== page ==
Rattan Lal received $450,000 when he won the Japan Prize, of which he plans to invest back into Ohio State. Credit: Courtesy of Ohio State

When Ohio State professor Rattan Lal was awarded the prestigious Japan Prize April 8 and its accompanying $450,000 award, he had numerous options for how to spend the money.

He could give it to his family. He could spend it on himself. He could take a vacation.

But Lal, who has been teaching at Ohio State for more than 33 years, decided the best place was at Ohio State, where the money could be used to develop future scientists who will continue his lifelong commitment of advancing soil science.

“I think morally and ethically I must provide opportunities to scientists and other students,” Lal said. “Because when I came to Ohio State as a student, I was also given support, so this is now my time to give it back.”

It’s that same concern for others that first propelled Lal from his roots in the Far East.

After fleeing from Pakistan during its split from India in 1947, Lal and his family moved to Punjab, the Indian state now called Haryana. In Pakistan, his family left behind a 9-acre farm and received just an acre and a half of land in India.

Lal and his family thought they had been cheated. He later learned through his studies of agriculture at Punjab Agricultural University that the size of the farm was secondary to the quality of the soil.

This realization led Lal to a lifelong fascination with soil and a journey to further his education at Ohio State beginning in 1965.

The transition to a new country, half a world away from his own, was not easy.

“The weather was different; the culture was different,” he said. “I had to pay for my own tuition. I had to buy my own books. I had to pay rent and eat food, so studying hard and making sure my grades were good, that was a very important motivation.”

After graduating from Ohio State in 1968 with a Ph.D. in soil science, Lal worked in Australia for a year. During the next 18 years, he worked in Africa and other sub-Saharan countries as well as parts of Asia studying soil use in different locations and cultures around the world.  

Through his travels, he learned that traditional soil tillage — the agricultural preparation of soil using machinery — was depleting soils of vital nutrients and releasing carbon into the atmosphere, which is bad for the environment. This led him to pioneer and implement a no-tillage approach to farming, which helped increase crop yields and reduce erosion.

Lal returned to Ohio State in 1987 as a professor of soil science in the College of Food, Agriculture and Environmental Sciences.

“Coming back a second time as a faculty member was a big thing for me,” Lal said. “It was very special. I came back to this office, this chair, where my Ph.D. professor was teaching. It’s a privilege. It’s an honor.”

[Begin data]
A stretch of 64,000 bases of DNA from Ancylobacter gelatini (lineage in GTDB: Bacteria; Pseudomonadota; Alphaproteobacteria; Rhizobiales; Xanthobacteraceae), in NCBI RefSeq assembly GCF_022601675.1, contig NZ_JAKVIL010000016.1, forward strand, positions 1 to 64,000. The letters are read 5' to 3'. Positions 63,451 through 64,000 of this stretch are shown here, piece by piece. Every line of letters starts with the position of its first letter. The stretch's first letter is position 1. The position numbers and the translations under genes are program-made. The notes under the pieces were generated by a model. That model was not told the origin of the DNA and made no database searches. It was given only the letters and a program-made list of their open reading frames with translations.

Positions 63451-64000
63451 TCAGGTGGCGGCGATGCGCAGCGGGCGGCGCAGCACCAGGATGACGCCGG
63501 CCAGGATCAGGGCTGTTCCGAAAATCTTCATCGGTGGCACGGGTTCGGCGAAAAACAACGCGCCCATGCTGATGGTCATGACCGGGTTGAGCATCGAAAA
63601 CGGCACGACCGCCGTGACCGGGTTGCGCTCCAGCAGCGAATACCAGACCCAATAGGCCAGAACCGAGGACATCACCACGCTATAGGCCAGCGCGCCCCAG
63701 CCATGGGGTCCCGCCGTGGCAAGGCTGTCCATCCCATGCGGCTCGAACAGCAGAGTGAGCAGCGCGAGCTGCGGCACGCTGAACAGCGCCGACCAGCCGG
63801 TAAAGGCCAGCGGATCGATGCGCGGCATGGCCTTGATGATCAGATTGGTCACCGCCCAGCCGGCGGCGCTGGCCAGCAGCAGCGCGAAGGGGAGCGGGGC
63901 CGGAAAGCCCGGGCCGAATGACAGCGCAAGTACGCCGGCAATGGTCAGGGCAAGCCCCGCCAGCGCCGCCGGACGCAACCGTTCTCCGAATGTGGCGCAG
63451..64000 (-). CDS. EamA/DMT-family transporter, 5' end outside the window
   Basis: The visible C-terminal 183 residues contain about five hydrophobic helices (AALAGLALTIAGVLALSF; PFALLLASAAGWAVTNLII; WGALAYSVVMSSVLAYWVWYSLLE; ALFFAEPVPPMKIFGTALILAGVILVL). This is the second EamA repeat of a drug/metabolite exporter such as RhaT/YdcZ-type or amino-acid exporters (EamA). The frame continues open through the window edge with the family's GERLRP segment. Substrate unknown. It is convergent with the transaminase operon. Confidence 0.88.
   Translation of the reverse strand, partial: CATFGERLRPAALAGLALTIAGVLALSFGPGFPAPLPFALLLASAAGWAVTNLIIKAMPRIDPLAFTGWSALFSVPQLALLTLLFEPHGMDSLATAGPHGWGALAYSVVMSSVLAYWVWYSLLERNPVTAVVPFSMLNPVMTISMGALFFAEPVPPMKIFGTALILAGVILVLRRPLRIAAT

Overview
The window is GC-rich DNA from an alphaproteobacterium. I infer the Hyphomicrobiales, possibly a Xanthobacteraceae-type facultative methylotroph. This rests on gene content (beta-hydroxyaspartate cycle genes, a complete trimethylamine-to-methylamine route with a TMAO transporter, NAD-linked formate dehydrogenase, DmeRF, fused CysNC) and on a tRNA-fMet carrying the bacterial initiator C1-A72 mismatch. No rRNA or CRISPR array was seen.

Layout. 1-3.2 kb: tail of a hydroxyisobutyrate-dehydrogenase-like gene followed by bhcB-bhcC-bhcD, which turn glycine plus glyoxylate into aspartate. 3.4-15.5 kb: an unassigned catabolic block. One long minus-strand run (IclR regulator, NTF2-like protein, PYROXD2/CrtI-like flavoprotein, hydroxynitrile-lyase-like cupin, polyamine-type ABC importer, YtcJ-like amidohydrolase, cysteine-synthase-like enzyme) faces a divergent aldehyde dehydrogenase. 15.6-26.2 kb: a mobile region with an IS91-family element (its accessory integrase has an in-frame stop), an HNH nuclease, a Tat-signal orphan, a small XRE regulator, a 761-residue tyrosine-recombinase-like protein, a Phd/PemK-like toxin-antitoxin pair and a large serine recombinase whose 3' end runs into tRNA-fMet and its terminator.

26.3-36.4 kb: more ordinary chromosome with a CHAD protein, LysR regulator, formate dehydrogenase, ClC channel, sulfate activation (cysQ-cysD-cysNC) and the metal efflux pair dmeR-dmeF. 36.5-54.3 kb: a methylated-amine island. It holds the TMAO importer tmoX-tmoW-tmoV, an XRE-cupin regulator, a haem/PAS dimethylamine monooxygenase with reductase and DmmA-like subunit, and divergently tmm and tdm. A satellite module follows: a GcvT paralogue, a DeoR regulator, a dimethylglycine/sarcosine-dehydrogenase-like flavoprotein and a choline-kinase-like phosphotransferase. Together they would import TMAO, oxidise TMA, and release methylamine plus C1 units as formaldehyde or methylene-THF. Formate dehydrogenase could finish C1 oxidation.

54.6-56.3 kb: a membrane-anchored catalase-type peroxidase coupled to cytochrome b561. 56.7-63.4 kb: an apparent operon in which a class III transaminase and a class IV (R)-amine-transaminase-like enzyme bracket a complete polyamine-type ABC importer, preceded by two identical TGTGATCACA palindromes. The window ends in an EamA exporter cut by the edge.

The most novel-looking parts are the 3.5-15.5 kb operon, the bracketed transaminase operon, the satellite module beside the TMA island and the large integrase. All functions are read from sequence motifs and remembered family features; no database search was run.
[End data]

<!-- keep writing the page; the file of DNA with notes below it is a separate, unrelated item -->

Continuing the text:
Over the years, Lal’s work in the field and his research at Ohio State have contributed to sustainable farming methods in many parts of the world and led to numerous global recognitions, including being a member of the Intergovernmental Panel for Climate Change team, which included former Vice President Al Gore. The team was awarded the 2007 Nobel Peace Prize.

In January 2019, Lal’s work earned him the Japan Prize, which is considered the Nobel Prize of Japan. He was one of two recipients along with Yoshio Okamoto from Nagoya University, who won for his groundbreaking discoveries in polymer science. The pair was selected by a panel that consisted of more than 15,000 of their peers.  

“The selection process always focuses not only on the quality and uniqueness of the discovery or invention but also evaluates how much the scientist has contributed to the human society,” Toshihiko Nakahara, chief information officer of the Japan Prize Foundation, said.

After receiving the award, Lal’s response was typical of a man who has spent a lifetime in service of those who are poor, marginalized and in need of help.

“This is a recognition for poor farmers who own only 1 acre, 2 acres, 5 acres, who use those water buffalos and other animals,” Lal said. “There are women in Asia, Africa and the Caribbean with babies tied to their back hoeing the ground in such hard, humid and terrible weather. It’s a recognition of efforts to produce food. This award is as much for them as for me.”

As the impact of climate change becomes more drastic and as the global population increases, Lal said he wants to empower the next generation of scientists at Ohio State who will be on the front lines helping to lift more people out of poverty.

“I think it’s time that the scientific community and the policymakers of this award realize through researchers like me that [subsistence farmers] are being recognized,” Lal said. “The money is really for research to support their work to help them move even more, and hopefully, other people will follow.”